Wednesday's Wanderer

Wednesday’s Wanderer: The Brilliance Behind Audio Books

Teri Clark LindenHi Teri! Thank you for joining us. Why don’t you start off by introducing yourself?

Hi Sarah! My pleasure! Thanks so much for having me! What a treat! Teri Clark Linden here, coming to you from Yellow Springs, Ohio!



Listen to Teri’s interview!

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Before we dive into the serious stuff, I noticed you ride horses and love animals! How many pets and what are their names? Photos? 😀

German ShepherdYes! I do love animals and ride horses, and though I don’t have any pet horses I feel at times as though my female German Shepherd, Gerty, could certainly be counted as one for all her trotting around in my home! She is kept company by 2 cats named Sophie and Mrs. Peepers and 1 Beta Fish, Fred. Including myself, husband and son I lovingly keep 7 beings alive and well!

How did you start doing voice-overs and audio books?

I began performing radio commercial voice-overs through my talent agents in Chicago, which developed into corporate training industrial video narration and promotional voice-over, mostly in Detroit. I was volunteer narrating for Assistive Media, an Ann Arbor, MI based website for the blind and was asked by company founder if I would record an audiobook. I narrated about three or four for Assistive Media and inevitably ended up narrating several for Brilliance Audio, and then Audible.


OK, next question….What is the funniest part about providing the voice for a book? What is the hardest part?

What a great question! Actually, after giving this some thought I think the funniest part about providing my voice for a book is actually the hardest as well! Let me explain: I narrated a book once where the setting was Scotland and during one scene I voiced a conversation between 5 or so Scottish Senior Citizen men! So it’s quite funny to think of a mid-40’s American woman providing the voice of a bunch of old Scotsmen, but there you have it. It’s also the most difficult, not just for the obvious gender and accent voice work, but in that it has to be done subtly and not taking away from the story, or else the scene becomes cartoon animation instead of supporting the author’s story along.

I know that my moods definitely impact what I’m writing. I imagine the same holds true for recording the audio. How do you deal with that?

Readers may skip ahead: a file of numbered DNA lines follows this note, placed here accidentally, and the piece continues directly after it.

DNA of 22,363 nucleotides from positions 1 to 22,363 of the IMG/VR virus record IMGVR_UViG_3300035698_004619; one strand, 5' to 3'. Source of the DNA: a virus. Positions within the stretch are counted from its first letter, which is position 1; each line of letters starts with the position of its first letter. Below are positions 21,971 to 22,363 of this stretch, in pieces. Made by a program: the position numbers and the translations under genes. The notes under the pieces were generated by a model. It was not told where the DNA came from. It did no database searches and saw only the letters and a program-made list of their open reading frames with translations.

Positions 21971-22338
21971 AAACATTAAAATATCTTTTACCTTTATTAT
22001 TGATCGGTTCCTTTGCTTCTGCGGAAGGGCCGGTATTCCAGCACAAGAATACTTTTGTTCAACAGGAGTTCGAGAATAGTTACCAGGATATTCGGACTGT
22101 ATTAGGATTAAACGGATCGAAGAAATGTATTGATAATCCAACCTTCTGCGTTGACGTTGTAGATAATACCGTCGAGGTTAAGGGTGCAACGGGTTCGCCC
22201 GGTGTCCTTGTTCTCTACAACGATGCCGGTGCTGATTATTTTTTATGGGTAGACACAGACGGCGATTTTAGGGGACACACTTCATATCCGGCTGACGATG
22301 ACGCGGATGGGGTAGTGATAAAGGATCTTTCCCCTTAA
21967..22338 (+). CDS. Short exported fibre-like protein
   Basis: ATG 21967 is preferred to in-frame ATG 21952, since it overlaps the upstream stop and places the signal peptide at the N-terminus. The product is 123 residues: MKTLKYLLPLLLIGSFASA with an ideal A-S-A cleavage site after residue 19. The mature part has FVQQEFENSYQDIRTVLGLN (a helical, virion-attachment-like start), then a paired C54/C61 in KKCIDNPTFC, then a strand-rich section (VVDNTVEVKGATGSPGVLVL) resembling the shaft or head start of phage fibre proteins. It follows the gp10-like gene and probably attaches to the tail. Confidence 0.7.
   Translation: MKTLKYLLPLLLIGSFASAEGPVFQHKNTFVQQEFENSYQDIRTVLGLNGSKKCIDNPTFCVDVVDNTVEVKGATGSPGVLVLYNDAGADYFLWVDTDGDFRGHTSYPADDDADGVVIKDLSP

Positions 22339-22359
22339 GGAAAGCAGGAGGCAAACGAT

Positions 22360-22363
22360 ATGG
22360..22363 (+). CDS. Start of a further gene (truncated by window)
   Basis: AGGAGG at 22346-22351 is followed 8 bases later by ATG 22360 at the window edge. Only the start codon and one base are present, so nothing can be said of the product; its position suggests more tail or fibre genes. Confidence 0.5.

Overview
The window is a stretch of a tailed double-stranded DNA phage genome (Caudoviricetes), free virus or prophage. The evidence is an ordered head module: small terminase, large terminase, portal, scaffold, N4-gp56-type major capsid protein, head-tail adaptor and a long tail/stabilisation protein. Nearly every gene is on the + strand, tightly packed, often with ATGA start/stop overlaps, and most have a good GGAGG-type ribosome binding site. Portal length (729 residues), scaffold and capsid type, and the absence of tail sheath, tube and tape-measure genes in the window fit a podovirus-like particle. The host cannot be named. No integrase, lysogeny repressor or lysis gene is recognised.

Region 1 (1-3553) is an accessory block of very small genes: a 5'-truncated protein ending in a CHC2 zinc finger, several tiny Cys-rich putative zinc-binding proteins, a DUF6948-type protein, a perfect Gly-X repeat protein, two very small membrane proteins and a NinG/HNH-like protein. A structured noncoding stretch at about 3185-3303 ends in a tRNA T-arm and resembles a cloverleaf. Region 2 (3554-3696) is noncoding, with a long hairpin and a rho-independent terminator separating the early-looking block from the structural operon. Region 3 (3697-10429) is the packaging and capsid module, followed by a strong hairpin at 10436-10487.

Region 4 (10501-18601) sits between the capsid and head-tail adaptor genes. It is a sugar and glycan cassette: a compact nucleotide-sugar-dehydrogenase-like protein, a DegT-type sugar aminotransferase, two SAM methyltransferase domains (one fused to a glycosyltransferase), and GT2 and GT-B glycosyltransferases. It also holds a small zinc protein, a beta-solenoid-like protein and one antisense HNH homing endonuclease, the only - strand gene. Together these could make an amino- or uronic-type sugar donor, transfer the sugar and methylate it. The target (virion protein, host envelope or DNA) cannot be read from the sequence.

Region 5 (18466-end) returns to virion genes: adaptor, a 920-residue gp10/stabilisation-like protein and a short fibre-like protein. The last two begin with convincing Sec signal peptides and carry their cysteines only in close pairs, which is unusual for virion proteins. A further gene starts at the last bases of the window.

I can’t really think of where my moods got in the way of my narrating, other than to put in in the perspective of something happening in life that I need to table because I need to be present at work and get the job done, which is really no different than situations I’ve faced at previous jobs…I’m specifically thinking about when my granddad passed away and I drove back to MI from OH to trade mutual funds on clients accounts on Monday and then drove back to OH for the funeral Tuesday. Mostly, it’s my general health – my throat in particular that needs to stay healthy otherwise as you can imagine it affects my vocal performance and energy narrating.

Oooooo, what happens if you don’t like a particular character? For example, several of my readers have already contacted me how they were so angry with Rosanna’s husband in An Empty Cup. They felt such negative vibes coming from him. Does that impact your recording? How do you remain impartial to a character that irritates or annoys you?

I can’t recall not liking a particular character, but can recall feeling awkward in sessions with male engineers and directors while narrating heavy romance scenes in some of the romantic genre fiction I’ve narrated, like Nora Roberts and Debbie Macomber. I’ve just had to remember to be completely professional and just say the words – though it’s hard not to laugh and lose it when after stumbling on a sentence the engineer pipes in from the booth into my headphones telling me to, “…pick it up from, ‘touched her’…” or something like that!

A lot of my readers are always asking for more audio books. I noticed you have your own Whisper Home Recording Studio. I imagine you have also seen an increase in demand for recordings. What would you say to someone who has never tried an audio book?

That’s really great that your readers are enthusiastic for more audio books. I have seen an increase in demand for audio books, especially over the past 3 years. I know one of my regular audio book publishing clients just upped their recording studios from 4 to 10 over the past couple of years. When I was first hired by Audible it was to fulfill their need to outsource a lot of material and I think I narrated a little over 50 books for them in around 40 weeks, which was the impetus for me getting my home studio.

You can speak in a lot of dialects/accents! How do you learn to pick them up?